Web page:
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City suggests program to encourage housing development

City Manager Joe Neeb and other city employees say that their plan to reimburse housing developers for the cost of building streets, sidewalks and other municipal infrastructure will help address a “severe shortage” of housing in the city. The program was presented at a Thursday meeting of the Roswell City Council Legal Committee. (Lisa Dunlap Photo)

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City of Roswell employees want to introduce a new program that would help developers intending to build homes or multifamily projects here, including the partnership involved in a planned 800-home subdivision that already has presented concepts to city officials.

The Municipal Infrastructure Reimbursement Program was introduced to city councilors during a Thursday meeting of the Legal Committee. Described as a new program for the city, it would reimburse housing developers for the streets, sidewalks, water lines and sewer lines that the city will own after projects are completed.

The three committee members attending — Judy Stubbs, Jason Perry and Barry Foster — voted to have the entire city council consider the program during the council’s next meeting, scheduled for Oct. 14.

Community Development Director Kevin Maevers said that the city has been working for several years on various programs to encourage the building of housing units here because of the “severe shortage” of existing units, whether executive homes or affordable “workforce” housing.

“We need to develop a system where we can prime the pump just a little bit and go ahead and get that development moving forward,” Maevers said.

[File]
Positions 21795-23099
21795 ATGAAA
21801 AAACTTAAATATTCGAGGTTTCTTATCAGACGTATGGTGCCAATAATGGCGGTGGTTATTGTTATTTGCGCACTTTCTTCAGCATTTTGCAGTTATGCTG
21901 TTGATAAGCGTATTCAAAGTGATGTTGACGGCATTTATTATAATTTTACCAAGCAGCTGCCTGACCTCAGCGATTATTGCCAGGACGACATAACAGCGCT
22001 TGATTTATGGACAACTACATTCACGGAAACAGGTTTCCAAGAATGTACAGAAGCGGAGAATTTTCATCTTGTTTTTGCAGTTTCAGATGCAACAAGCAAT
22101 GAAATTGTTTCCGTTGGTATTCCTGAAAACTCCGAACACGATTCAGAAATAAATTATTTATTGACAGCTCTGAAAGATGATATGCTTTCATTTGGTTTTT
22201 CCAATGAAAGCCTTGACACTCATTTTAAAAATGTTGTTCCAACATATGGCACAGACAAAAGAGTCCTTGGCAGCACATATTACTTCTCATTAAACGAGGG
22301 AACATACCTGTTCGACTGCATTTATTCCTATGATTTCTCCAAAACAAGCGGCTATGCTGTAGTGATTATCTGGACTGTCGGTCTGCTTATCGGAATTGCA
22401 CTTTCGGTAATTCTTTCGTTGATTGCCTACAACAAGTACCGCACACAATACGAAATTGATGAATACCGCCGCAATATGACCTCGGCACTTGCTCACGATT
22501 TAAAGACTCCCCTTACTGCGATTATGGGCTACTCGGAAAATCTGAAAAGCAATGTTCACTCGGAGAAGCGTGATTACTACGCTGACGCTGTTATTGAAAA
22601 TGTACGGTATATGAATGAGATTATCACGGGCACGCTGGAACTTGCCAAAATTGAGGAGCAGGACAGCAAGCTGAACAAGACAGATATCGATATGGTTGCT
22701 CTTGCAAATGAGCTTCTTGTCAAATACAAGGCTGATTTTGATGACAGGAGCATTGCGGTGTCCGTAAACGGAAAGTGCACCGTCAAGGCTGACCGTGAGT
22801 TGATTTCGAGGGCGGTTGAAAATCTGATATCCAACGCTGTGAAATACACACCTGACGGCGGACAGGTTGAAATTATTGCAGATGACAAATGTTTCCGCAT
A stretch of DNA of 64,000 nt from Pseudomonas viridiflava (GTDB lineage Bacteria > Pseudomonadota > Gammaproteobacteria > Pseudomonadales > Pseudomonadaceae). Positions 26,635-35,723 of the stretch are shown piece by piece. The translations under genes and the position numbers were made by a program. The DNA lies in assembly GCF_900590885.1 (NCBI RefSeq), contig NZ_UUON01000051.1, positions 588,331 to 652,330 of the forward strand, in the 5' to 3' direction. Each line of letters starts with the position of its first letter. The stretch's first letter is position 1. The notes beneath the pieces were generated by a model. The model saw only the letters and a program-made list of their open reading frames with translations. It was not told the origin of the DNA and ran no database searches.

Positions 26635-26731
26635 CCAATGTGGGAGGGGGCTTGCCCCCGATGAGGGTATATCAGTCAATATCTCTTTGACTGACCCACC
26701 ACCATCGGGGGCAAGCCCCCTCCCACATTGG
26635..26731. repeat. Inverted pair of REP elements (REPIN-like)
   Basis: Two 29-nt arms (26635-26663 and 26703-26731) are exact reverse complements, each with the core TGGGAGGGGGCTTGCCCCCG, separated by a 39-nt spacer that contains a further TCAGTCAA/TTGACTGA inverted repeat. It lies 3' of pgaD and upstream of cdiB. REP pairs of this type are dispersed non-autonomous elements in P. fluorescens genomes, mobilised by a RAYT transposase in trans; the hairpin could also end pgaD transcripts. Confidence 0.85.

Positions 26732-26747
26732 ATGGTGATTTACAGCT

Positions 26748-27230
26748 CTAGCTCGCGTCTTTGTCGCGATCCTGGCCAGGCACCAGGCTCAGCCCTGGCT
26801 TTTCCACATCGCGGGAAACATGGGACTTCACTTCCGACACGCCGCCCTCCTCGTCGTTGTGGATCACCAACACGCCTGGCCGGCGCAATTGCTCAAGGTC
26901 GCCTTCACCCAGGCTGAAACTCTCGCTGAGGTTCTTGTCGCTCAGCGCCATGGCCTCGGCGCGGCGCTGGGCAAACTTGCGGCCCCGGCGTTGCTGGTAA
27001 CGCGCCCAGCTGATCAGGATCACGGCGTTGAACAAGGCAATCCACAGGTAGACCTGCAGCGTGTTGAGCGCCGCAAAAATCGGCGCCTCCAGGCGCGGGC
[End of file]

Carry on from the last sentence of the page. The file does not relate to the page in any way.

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He said the COVID-19 pandemic also has created a shortage in labor and building materials, which gives additional impetus to a program that would help developers afford to undertake new projects.

“We are doing this not to reimburse the homes themselves,” Maevers added. “We are reimbursing the cost of putting in the municipal infrastructure.”

City Manager Joe Neeb said that residential real estate companies in the area told him two years ago, when the city and the Roswell-Chaves County Economic Development Corp. hosted a housing summit, that the city needed twice the number of available housing units on the market as it had to meet job growth needs. He said he was also told that infrastructure costs often result in significantly higher prices for finished homes.

Mike Espiritu, president of the Roswell-Chaves County Economic Development Corp, said the Infrastructure Reimbursement Program is a “great step forward.”

He explained that housing is often an issue in his business recruitment or business expansion efforts.

“The No. 1 thing, after the workforce is, ‘Where are we going to put them?’” he said. “If they can’t find a place to house them, we are not going to get companies to come here.”

Maevers said that the Roswell City Council would approve an annual budget for the program and could inactivate it if the housing situation changes.